But this does not necessarily mean the relatively cash-poor Kerry campaign has no way to respond to it, reports CBS News Correspondent Sharyl Attkisson.
On paper, President Bush seems to have an unbeatable edge -- over $100 million bucks in the bank and more on the way. John Kerry has a few million. But there's a secret weapon Democrats are using that could prove to be Kerry's great equalizer: a special breed of nonprofits.
They're called 527's and they're not charitable; they're political. They can't contribute directly to candidates but they can do something just as effective -- buy attack ads. And there's no limit to what donors can give -- unlike the $2,000 individual limit to candidates.
One person can write a check for millions for these groups and help pay for negative ads.
One such ad is from the political nonprofit "MoveOn." Its agenda is anti-Bush, and it promises to match the President's ad spending dollar-for-dollar, state-by-state.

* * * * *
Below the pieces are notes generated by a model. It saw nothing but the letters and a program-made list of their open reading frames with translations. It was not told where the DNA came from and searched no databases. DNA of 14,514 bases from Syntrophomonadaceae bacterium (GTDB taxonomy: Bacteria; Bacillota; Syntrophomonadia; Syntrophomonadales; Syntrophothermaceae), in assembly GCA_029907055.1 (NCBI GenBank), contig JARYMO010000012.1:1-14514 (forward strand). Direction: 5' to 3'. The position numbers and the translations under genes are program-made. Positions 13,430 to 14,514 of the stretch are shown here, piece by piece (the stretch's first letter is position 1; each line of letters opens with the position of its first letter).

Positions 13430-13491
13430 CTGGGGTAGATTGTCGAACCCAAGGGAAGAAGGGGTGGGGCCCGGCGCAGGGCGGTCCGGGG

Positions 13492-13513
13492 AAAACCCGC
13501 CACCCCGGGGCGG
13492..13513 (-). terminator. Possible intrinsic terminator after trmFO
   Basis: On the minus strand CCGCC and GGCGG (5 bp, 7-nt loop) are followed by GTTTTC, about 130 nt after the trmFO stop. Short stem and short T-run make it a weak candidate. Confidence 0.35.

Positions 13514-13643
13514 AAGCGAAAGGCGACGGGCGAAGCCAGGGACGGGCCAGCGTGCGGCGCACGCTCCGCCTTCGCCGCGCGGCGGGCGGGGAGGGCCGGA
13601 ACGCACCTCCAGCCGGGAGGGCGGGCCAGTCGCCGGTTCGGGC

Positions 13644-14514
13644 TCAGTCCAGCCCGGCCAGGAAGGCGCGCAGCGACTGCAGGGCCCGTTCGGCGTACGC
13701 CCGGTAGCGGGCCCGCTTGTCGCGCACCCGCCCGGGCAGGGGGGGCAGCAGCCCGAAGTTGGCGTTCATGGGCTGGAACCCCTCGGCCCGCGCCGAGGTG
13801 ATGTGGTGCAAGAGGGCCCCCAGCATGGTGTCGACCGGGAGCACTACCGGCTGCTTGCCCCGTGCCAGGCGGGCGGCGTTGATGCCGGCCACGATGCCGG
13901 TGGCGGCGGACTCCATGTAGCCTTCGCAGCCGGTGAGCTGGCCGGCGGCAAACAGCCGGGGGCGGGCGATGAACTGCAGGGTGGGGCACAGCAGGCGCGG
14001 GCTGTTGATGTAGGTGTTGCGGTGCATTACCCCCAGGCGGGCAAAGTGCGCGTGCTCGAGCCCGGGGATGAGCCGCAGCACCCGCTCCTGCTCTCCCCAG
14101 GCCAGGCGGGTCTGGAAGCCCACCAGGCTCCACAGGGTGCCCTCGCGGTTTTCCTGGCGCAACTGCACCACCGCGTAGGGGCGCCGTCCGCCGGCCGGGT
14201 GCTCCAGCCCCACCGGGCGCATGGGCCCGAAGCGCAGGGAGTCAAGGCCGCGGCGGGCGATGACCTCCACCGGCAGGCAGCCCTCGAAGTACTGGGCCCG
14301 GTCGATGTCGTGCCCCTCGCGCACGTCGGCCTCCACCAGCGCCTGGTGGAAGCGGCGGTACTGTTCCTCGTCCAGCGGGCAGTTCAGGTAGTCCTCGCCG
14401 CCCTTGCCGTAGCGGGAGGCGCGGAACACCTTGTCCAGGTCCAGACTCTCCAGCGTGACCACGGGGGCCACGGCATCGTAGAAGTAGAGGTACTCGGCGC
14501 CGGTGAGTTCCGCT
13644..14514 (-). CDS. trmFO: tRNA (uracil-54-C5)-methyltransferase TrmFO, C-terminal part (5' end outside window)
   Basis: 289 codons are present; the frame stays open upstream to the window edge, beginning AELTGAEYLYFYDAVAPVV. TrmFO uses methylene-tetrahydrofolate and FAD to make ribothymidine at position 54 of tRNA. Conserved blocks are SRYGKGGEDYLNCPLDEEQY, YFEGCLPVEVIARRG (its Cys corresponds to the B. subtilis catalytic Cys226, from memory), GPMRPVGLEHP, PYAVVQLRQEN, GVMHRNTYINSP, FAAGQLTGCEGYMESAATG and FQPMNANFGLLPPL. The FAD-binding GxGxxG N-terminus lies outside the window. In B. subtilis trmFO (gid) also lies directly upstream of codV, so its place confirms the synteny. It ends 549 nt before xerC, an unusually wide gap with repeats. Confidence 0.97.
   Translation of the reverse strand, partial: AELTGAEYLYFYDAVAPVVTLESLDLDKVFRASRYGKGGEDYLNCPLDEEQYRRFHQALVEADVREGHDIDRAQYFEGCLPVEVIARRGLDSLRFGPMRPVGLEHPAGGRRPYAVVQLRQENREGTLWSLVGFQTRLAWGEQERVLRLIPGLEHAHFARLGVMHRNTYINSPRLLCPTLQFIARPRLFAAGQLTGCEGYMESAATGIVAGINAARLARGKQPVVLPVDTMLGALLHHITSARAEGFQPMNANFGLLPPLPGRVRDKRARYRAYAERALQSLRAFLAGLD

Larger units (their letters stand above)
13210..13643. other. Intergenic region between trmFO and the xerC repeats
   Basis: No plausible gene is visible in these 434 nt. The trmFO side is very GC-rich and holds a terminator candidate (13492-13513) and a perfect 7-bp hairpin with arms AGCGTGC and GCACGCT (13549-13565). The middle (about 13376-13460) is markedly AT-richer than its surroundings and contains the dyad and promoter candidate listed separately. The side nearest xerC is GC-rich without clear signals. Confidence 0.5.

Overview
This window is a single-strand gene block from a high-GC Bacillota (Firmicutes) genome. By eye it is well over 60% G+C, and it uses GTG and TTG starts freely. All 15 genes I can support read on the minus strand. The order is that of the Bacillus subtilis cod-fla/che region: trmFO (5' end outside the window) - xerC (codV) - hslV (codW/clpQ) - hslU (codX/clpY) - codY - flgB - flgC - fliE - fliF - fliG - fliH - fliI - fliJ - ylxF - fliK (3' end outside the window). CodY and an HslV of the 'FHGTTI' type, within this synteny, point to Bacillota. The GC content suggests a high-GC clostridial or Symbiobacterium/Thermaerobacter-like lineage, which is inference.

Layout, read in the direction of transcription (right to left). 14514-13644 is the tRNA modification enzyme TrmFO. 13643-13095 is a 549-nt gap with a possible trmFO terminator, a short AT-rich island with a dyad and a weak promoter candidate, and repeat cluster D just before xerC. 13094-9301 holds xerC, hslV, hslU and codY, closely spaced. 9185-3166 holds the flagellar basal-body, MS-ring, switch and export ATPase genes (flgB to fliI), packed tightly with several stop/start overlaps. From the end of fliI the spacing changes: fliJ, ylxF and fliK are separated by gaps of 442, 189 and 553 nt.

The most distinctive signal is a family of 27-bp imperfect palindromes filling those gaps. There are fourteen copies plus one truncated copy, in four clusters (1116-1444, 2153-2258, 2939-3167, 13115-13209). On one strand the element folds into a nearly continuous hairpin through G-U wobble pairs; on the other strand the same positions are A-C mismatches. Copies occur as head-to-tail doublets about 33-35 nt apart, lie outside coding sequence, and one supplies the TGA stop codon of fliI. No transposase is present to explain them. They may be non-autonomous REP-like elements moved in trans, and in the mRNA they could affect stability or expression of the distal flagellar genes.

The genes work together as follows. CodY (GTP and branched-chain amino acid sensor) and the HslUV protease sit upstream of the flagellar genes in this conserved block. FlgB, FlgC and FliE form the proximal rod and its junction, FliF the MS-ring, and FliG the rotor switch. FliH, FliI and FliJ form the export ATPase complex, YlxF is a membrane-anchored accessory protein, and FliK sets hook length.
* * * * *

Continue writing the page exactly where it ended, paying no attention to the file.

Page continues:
That's just one. Erik Smith's group is launching another wave of ads against Bush within weeks.
"We want to make sure George Bush doesn't have the airwaves all to himself,'' said Smith.
Other political nonprofits are run by such liberal notables as Jane Fonda and Al Sharpton.
There are Republican groups, too. But in this arena, the Republicans admit they're the ones falling short.
"So far the left has taken more advantage of this new avenue of fundraising more expertly than the right has," said Stephen Moore of the Republican 527 "Club for Growth."
The nonprofit 527 factor is a big reason why the Bush campaign says it won't ease up on its fundraising machine, no matter how much more money they have in the bank.